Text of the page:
Procedural modeling of cities is a topic that’s been on my mind for a while now. In my day job, I spend a lot of time doing market and policy research in order to inform population and employment forecasts undertaken for land use and infrastructure planning. Whenever I talk to people about my work, I get the sense they assume I spend my day adjusting knobs on a giant black box that takes in one set of numbers and spits out another. This couldn’t be farther from the truth (and I would love it if it were that easy).
What is procedural modeling of cities? It’s an algorithmic process to create a visual model of a city based on a set of rules and relationships.
How does forecasting relate to procedural modeling? Because that’s essentially what we do when we forecast; we try to model how a certain region or city will grow based on a set of rules and assumptions. Procedural modeling may give us a platform with which to visualize our forecasts beyond the standard tables and graphs. It has the potential to physically illustrate the effects of various policies (dependent on responsible analysis).
Hold the horse right here in case you have no clue what I’m talking about and need some background info. I’ll admit this paper has been sitting on my “to-read” pile for a very long time and I still haven’t really dug into it to get to the technical bits and bobs. I’m mostly fascinated with the idea itself and its potential applications (the technical bits can be explored later if I actually pursue a project).
In the general public’s eye, the products are mostly visible in video games. Take Sim City – it essentially accomplishes the same thing but puts you in control of the shape and form (based on that set of underlying rules and relationships between different variables). Use of procedural modeling in games was limited to closed systems due to technological constraints for the longest time (or how much data your computer could handle) but with the recent release of No Man’s Sky we can safely say the sky is the limit (applause).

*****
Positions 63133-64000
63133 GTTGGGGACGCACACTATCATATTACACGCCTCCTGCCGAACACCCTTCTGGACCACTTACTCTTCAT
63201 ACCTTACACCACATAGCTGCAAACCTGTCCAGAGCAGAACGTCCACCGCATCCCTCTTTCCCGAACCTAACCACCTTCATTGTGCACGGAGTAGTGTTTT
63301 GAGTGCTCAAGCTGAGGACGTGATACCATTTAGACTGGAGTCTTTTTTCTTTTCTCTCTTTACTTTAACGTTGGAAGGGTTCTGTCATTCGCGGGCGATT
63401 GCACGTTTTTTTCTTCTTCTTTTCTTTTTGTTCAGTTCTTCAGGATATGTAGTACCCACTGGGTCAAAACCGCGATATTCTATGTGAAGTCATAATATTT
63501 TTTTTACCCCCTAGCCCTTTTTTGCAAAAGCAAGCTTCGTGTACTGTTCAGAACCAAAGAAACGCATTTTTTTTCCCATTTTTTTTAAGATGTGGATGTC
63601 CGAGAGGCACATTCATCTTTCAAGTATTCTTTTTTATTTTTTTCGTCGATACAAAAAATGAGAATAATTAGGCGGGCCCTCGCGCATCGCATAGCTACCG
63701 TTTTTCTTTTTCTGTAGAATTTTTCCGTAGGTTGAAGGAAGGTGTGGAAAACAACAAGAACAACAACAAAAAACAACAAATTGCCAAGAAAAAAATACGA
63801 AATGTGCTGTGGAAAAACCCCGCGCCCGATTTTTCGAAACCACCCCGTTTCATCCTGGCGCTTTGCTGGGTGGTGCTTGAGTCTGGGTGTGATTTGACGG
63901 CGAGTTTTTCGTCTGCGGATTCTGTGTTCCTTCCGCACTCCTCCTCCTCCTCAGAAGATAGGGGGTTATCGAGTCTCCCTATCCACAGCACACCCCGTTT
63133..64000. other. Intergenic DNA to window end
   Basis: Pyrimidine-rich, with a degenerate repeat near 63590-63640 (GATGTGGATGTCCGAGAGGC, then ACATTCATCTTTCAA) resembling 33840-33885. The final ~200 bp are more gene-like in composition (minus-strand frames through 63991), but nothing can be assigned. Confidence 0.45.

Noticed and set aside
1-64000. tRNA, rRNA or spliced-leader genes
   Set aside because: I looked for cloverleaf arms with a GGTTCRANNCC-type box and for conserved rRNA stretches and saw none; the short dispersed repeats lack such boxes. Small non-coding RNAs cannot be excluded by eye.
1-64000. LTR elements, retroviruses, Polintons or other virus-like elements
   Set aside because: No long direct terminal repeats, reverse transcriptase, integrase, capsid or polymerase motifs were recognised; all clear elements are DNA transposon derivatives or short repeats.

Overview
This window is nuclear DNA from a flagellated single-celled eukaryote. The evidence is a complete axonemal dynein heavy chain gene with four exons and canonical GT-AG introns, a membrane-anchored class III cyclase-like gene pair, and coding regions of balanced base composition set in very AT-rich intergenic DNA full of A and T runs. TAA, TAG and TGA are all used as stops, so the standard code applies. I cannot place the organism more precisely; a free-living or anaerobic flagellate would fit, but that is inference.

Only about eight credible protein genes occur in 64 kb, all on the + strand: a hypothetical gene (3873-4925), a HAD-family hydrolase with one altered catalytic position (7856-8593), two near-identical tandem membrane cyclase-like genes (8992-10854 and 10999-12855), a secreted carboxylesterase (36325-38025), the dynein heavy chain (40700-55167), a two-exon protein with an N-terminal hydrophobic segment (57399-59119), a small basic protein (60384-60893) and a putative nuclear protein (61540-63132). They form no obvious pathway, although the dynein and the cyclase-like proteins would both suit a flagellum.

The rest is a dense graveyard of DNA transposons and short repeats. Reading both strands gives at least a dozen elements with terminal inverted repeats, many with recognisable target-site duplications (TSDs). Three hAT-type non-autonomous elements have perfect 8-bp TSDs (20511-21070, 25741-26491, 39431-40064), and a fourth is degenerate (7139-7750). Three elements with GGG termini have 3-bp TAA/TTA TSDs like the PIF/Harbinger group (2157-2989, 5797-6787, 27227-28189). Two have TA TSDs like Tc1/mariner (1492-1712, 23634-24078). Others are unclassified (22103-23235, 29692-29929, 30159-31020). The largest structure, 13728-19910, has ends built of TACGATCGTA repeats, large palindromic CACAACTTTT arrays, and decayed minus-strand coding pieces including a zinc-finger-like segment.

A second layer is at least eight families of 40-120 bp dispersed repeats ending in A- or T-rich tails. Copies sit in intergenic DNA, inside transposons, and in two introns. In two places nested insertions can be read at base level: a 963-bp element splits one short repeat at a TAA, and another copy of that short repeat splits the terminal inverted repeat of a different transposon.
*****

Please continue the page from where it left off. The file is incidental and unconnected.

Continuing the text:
The potential for application beyond games is huge. With the onset of virtual reality and augmented reality (more important for what I’m thinking of), using procedural modeling to give people a taste of how their cities could grow can be a real game-changer. So much of how we try to present visions of the future to at public consultation relies on the limits to each person’s own imagination (and many people come with preconceived notions that are hard to overcome). Having such an immersive tool to show people how much, or how little, a potential project could change the urban fabric would be invaluable.
Of course it’s not all fun and games and rose-coloured glasses. Any number of nefarious characters could use the same means to turn public opinion over to their darker, more self-serving side. So take my excitement with a grain of salt.
However, it could still be an interesting way to approach scenario planning and policy analysis. Instead of trying to guess how a particular policy or strategy may play out, we could try to visualize it directly through modeling. In order to do it effectively, though, will require us to really test and come to agreement about the types of relationships and their thresholds between different socioeconomic variables that affect land use and infrastructure. We would also need to do a better job of collecting the relevant information in a format that’s consistent throughout time. Right now a lot of the physical features are pulled out of satellite imagery, which may work for things like games or entertainment, but not for serious policy analysis.